Eliminating the comments section, or applying the rules arbitrarily, is a dangerous enterprise.
the washington post
Do you read The Washington Post online a lot? Get ready to pay for it. The news organization said today that it will begin to charge people who read more than 20 articles a month beginning this summer. Multimedia pieces are counted among these.
The paper did not say how much it would charge, but there are reports that the company has plans to launch an app which could encourage growth in digital subscriptions. Here are more details from a report in The Washington Post: “Its home-delivery subscribers will have free access to all of The Post’s digital products, and students, teachers, school administrators, government employees and military personnel will have unlimited access to the Web site while in their schools and workplaces.”
Twenty articles is generous compared with The New York Times, which puts up a paywall after ten articles.
Thousands Share Alleged Conn. School Shooter’s Facebook Profile — but it May Not be Him (AllFacebook)
Not long after the name of the shooter who killed nearly 30 people — including 20 children — was released following a tragedy Friday morning at a Connecticut elementary school, many people rushed to Facebook to find the social media profile of Ryan Lanza. The Facebook profile of a Ryan Lanza from Newtown, Conn., was posted all over the Internet, with roughly 9,000 people sharing his profile photo. However, reports have shown that it does not appear to be the same person.
I guess, Tumblr fans can calm down and realize New York Times’ associate magazine has joined Tumblr, covering the latest style and culture. I don’t think Tumblr is a journalistic platform. It’s perfect for blogging on the arts and being tightly-knit with the community, or introducing new songs from The Beastie Boys.
The New York Times dominates the newspaper sector when it comes to Twitter followers, tallying more than 3 million (3,062,437, to be exact) as of March 31, while no other newspaper cracked the 1 million mark, according to a report by Dylan Stableford for TheWrap.com’s Media Alley.
The Vatican is looking to create an online presence for the Catholic community. We have a few tips.
The Washington Post editor of video Steven King pinned the success of original news on the Web to securing integrated sponsorships during a panel at the Beet.TV Video Journalism Summit, moderated by WebNewser editor Alex Weprin. King mentioned how sponsor logos are integrated into the show set and the video-player skin during Post Today.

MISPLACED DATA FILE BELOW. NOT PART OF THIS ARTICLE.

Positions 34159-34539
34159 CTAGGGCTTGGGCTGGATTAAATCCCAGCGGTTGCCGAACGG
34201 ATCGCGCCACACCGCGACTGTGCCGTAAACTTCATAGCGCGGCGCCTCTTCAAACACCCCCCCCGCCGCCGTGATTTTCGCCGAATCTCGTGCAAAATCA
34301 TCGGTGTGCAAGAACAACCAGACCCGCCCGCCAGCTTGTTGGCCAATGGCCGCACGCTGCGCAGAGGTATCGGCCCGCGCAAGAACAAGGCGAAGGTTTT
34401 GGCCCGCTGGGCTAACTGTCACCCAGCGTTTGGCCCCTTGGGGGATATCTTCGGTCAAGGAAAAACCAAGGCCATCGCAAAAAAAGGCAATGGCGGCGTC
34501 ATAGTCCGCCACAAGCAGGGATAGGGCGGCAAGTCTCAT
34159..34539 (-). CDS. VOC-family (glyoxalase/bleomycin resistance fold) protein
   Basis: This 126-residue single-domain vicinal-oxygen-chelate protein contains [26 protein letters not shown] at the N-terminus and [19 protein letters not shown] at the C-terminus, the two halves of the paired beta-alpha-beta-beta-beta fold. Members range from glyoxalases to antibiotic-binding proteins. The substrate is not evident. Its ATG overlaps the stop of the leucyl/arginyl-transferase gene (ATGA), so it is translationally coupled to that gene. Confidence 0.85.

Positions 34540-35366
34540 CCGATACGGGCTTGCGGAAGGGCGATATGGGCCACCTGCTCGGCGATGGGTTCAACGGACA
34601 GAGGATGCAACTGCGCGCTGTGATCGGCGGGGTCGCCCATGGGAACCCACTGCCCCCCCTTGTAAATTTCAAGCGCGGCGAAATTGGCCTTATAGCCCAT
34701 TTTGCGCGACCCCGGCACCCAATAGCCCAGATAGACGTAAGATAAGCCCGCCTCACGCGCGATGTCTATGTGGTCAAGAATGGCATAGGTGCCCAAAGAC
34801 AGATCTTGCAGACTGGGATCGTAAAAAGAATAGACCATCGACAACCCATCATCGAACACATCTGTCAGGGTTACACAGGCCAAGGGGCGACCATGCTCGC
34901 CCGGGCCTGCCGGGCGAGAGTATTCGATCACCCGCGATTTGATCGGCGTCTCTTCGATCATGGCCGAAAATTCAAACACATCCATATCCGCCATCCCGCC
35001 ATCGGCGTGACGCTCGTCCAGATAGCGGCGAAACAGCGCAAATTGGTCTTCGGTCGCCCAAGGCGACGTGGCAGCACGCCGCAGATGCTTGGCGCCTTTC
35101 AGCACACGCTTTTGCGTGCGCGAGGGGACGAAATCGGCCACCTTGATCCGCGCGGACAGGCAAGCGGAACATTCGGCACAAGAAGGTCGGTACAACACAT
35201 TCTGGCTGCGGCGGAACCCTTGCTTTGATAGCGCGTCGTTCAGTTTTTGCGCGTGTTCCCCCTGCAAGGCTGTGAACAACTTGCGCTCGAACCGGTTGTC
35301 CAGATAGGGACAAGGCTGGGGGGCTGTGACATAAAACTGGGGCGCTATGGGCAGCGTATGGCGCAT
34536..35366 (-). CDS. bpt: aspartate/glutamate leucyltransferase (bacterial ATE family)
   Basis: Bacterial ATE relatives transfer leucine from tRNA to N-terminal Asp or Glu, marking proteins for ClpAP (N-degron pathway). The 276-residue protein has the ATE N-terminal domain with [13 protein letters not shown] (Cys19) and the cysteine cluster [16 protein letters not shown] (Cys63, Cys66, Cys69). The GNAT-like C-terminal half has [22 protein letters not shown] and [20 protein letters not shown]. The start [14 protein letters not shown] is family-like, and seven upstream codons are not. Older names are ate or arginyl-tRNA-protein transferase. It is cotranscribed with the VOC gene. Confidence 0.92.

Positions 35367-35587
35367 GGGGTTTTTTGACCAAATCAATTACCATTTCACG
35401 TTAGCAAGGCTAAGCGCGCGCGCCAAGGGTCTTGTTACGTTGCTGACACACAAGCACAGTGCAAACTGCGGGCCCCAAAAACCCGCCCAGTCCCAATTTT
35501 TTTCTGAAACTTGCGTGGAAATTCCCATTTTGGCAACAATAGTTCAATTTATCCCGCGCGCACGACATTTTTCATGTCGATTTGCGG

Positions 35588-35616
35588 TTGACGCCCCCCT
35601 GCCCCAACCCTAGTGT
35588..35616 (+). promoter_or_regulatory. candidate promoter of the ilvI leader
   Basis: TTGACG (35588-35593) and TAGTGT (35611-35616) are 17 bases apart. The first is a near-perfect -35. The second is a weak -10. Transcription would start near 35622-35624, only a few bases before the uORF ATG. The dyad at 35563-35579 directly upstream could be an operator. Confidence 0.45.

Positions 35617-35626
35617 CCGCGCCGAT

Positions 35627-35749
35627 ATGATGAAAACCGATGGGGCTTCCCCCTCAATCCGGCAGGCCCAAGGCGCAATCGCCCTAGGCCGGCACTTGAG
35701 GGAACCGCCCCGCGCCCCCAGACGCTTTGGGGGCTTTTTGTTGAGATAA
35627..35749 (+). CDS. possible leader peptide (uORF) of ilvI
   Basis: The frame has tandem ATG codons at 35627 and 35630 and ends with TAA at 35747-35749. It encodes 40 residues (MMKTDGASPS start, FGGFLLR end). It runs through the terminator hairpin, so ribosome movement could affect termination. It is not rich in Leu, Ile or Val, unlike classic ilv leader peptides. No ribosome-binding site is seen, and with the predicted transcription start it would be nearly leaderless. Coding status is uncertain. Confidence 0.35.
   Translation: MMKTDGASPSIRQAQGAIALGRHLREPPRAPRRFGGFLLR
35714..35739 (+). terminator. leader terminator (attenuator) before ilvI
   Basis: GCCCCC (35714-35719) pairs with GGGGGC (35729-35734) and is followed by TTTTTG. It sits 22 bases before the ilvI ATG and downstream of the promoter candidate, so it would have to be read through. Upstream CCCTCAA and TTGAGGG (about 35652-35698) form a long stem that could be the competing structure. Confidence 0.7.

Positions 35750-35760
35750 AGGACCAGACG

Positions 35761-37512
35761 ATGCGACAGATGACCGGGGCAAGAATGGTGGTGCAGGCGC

Chris Cillizza, managing editor of The Washington Post‘s PostPolitics and author of blog The Fix, must have been hungry during this session at the Beet.TV Online Video Journalism Summit, as he said newspapers must stop serving up only “meat and potatoes” and offer a “buffet” of content. Cillizza spoke about Web-video successes and failures at the Post.
The Washington Post head of video editorial Steven King told Beet.TV the newspaper and Yahoo! have enjoyed a quick fix from The Fast Fix, a co-branded 60-second daily video update in which Chris Cillizza, managing editor of PostPolitics and author of blog The Fix, updates news from the Beltway. The Fast Fix has reached 1 million views per day, virtually equaling the viewership of MSNBC’s The Rachel Maddow Show, although, as Beet.TV points out, a comparison of a one-minute Webcast and a 60-minute television show is stretching it a bit.
Service Alley allows users to find, research, and contact local home improvement resources, as well as to keep records on contractors and view other users’ favorites. Logging in with Facebook allows users to see recommendations from friends.
The site is organized into three categories: Inside the Home, covering bath and sink, designing and decorating, drywall and insulation, locks, piano service, pest control, remodeling, and windows; Outside the Home, which focuses on concrete and paving, decks and outdoor structures, drainage, excavation and demolition, solar energy, and trees and shrubs; and Cleaning Services, including carpet and upholstery, ducts and vents, gutter cleaning, hazardous removal, pressure washing, and window cleaning.